Cpt. Margarita serves in the IDF’s Medical Corps as a nurse and is the head of the “Safety and Protocol” section. After moving to Israel with her family at the age of 14, Cpt. Margarita realized her dream of giving back to others and saving lives through medicine.

“Ever since I moved to Israel with my family, it was clear that I wanted to work in medicine. Already in 11th grade, when I started thinking about the army, I knew that I wanted to do something meaningful that I loved and serve in a position that would let me give back.

I decided to study to become a nurse and save lives. I completed my bachelor's degree at the Recanati School for Community Health Professions Ben-Gurion University of the Negev and I participated in a two-year internship at the Soroka Medical Center for infants, children, and premature infants.


Nowadays, I am the head of the ‘Safety and Protocol’ section of the Medical Corps. I serve in the corps’ headquarters, and my positions mostly revolves around ensuring that everything runs as it should and that there are little to no mistakes. I get reports about events and then come to a conclusion about what should be done and pass on my decision to the staff in the Medical Corps. From the most senior officials to the newest soldiers, I make sure everyone learns from their mistakes.

I love my work, and as long as I can give back and enjoy, I’ll keep serving in my position. It's a mission that enriches you and gives you the opportunity to contribute and do special things you can not imagine. I had the privilege of doing things that I wouldn't have been able to do elsewhere. I even got to go on two humanitarian aid missions abroad, which were two of the most significant moments of my life.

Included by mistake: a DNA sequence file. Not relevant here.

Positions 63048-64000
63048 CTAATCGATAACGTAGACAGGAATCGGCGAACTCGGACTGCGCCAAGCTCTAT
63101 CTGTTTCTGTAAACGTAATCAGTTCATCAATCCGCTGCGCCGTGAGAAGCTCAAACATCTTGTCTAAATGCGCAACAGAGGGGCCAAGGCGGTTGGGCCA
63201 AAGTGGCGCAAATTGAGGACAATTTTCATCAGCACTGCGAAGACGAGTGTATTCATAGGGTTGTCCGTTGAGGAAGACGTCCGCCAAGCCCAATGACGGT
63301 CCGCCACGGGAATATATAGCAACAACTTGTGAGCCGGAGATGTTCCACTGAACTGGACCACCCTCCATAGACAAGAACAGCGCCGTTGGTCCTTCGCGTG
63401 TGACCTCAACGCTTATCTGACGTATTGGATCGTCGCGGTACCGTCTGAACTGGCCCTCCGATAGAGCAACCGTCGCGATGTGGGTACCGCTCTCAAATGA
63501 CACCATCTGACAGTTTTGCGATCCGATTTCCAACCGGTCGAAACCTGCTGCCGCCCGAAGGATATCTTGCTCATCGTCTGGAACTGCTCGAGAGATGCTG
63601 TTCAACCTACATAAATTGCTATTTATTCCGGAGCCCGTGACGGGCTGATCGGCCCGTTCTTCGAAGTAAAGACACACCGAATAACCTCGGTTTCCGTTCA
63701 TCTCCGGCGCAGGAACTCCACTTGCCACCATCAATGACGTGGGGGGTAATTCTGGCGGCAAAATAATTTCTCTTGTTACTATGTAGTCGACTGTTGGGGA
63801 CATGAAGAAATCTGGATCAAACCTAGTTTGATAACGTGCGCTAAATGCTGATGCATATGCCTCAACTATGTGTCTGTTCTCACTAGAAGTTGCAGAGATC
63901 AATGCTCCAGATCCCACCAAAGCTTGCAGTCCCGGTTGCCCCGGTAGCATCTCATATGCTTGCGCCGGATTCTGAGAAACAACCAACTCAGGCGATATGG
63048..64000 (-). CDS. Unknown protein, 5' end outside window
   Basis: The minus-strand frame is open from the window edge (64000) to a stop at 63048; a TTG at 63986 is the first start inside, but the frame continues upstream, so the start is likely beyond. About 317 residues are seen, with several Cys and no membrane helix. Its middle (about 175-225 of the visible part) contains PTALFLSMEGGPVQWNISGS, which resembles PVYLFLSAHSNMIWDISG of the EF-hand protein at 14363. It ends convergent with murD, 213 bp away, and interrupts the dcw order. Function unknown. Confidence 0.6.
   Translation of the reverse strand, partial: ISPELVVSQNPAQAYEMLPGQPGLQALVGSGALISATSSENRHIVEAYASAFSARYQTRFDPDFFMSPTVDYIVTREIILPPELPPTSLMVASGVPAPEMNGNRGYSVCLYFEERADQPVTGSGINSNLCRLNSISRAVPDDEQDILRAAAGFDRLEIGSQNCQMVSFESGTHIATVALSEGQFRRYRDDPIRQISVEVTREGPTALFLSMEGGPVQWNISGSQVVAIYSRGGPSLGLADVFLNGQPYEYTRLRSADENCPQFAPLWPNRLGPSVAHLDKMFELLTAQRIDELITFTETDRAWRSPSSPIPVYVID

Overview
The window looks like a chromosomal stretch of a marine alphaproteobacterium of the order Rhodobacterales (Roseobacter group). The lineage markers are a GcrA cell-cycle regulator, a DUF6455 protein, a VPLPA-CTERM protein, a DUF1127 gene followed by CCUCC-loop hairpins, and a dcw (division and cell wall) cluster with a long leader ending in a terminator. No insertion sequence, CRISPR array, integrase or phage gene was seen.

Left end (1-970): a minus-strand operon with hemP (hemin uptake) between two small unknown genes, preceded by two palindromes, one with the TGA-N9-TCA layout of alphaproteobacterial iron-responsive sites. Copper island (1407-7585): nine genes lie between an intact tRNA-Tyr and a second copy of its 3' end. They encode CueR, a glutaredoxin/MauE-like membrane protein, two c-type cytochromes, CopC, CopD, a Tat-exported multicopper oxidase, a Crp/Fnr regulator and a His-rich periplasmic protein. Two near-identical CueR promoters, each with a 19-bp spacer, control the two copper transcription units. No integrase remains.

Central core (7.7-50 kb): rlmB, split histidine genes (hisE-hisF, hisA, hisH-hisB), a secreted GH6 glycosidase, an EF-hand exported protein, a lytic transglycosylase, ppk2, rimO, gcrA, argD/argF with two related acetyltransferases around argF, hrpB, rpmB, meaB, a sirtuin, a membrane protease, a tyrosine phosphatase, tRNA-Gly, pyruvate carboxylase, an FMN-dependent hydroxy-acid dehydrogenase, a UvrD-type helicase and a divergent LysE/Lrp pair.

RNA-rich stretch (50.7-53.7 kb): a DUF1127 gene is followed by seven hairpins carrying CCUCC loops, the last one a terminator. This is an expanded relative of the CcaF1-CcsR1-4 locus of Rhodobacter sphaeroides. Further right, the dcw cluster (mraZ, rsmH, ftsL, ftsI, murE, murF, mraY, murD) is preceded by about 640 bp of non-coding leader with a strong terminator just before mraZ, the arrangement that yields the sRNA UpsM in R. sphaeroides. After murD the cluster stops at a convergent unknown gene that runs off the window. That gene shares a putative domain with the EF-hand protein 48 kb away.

I think the main thing that is common amongst people who are interested in studying to become IDF nurses is their love of people and desire to help others. After serving in a lot of different positions, I’m still learning new things and always think about how to contribute and do what is best for IDF soldiers’ health.

During my military service I took part in two humanitarian aid missions - Nepal and Haiti. Both of them were tremendous opportunities to help save lives and I’m really proud of my participation in both. I got a rare opportunity. The fact that I did this in uniform, with the Israeli flag flying in the air and the whole world seeing our actions - I felt national pride. My twin sister, who is also a nurse in the IDF, shares this feeling and our personalities are very similar, and it’s no coincidence that we both chose the same path. We both grew up in the Medical Corps, and it is fun that this experience connects us on professional and personal levels.”